Samsung Galaxy Tab S6 Tablet
Samsung remains the company to beat in tablets, and this one sets the pace. Incremental improvements include a faster processor and dual cameras with ultra-wide-angle capability. The AMOLED display now supports the HDR10+ standard for improved dynamic range. And the AKG audio supports Dolby Atmos. But the real emphasis has been on expanding productivity. The S Pen has been improved with wireless charging and remote-control capabilities. The optional Book Cover Keyboard has been enhanced, as has Samsung's DeX windowing environment. The one minor downside is the trendy omission of a headphone jack. Samsung's earlier tablets remain available as value-oriented alternatives for all around use. But for those seeking greater productivity or superior movie playback, the Galaxy Tab S6 will be the top choice. $900 for 128GB, $1,000 for256GB.
AMD Ryzen 3000 Series Processors
They're not the most glamorous products, but AMD's Ryzen 3000 series processors may well be the most significant. These are AMD's first CPUs to notably leapfrog Intel in price, performance, and power consumption, signalling a significant shift in the silicon market that underlies the entire PC market. The secret lies in AMD's successful transition to a smaller scale 7nm fabrication process, while Intel has barely begun shipping 10nm chips, and doesn't expect 7nm parts till 2021. Etching more circuitry onto less silicon has allowed AMD to build processors with more cores and lower power consumption. The Ryzen 5 3600X brings 6-core design firmly into the consumer realm, while the Ryzen 7 3700X ups the ante with 8 cores. If there was any doubt, it's now gone: AMD processors are state-of-the-art, deserving of equal consideration versus Intel by both OEM PC makers and serious PC users. About $250 to $500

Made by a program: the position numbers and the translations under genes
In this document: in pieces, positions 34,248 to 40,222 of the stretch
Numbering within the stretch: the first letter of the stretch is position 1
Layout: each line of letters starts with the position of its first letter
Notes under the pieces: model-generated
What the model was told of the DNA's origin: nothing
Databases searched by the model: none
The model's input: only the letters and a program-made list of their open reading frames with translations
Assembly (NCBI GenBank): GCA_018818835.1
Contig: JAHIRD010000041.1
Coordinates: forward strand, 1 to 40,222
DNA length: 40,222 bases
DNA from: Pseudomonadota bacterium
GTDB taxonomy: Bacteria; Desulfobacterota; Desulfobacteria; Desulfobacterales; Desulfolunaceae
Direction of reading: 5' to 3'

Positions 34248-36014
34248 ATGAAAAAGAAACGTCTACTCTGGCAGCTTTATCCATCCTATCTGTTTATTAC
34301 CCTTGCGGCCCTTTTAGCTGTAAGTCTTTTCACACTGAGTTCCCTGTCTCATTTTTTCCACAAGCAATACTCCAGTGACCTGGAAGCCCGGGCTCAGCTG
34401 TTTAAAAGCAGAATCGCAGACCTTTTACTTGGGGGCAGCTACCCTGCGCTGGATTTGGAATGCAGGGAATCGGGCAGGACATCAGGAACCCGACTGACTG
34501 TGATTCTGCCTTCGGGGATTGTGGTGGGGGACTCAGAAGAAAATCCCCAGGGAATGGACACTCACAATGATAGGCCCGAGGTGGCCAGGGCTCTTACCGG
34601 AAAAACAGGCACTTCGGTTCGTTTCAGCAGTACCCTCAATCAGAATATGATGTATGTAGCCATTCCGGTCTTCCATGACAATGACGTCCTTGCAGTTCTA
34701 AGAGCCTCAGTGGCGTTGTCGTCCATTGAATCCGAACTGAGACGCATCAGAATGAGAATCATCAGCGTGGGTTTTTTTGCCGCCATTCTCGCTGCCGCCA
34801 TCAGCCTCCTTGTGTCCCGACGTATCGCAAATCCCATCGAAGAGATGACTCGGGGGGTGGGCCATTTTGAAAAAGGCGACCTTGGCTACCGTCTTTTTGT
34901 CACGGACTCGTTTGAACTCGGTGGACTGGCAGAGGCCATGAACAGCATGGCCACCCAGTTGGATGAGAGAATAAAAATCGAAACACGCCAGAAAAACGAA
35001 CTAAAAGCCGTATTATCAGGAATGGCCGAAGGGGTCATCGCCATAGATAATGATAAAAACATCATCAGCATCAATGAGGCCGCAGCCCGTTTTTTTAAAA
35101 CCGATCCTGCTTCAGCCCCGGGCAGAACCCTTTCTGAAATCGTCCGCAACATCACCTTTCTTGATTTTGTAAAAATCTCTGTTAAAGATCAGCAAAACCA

Amazon FireTV Cube
The ultimate couch potato device, Amazon's Fire TV Cube allows you to control video content and AV hardware using Alexa voice commands. At its simplest level, the Fire TV Cube is a streaming player, with support for apps from Netflix, Amazon Prime Video, YouTube, Apple TV+, and most any other streaming service. It can handle 4K playback with Dolby Vision or HDR10+, at up to 60fps. But what really sets it apart is full integration of Alexa, allowing voice control of entertainment devices, lights, or just about anything else. A fast 6-core processor ensures snappy response. Even with the TV off, the Fire TV Cube can respond to many commands, offering verbal weather updates or news reports. For privacy-conscious users, there's a button to disable the microphone, and a remote to allow more traditional control. $150
Is this the next evolution of gaming? Google is offering subscribers the ability to play top-name games with processing done in the cloud. Video is delivered in HD via the Internet, while inputs from Google's Stadia controller (or other device) are sent to Google's data centres. The Stadia Premiere Edition includes a Stadia Controller, Google Chromecast Ultra, and a three-month subscription. Google is promising streaming access to top games such as Borderlands 3, Destiny 2, and Red Dead Redemption 2. It's much too soon to judge the ultimate impact of Stadia on the gaming market. But in the short term, Stadia looks like a good way to try games that one might not be quite ready to purchase, or that might exceed one's available hardware capability. Either way, it's a bold venture and will bear watching over the coming months. $12/mo.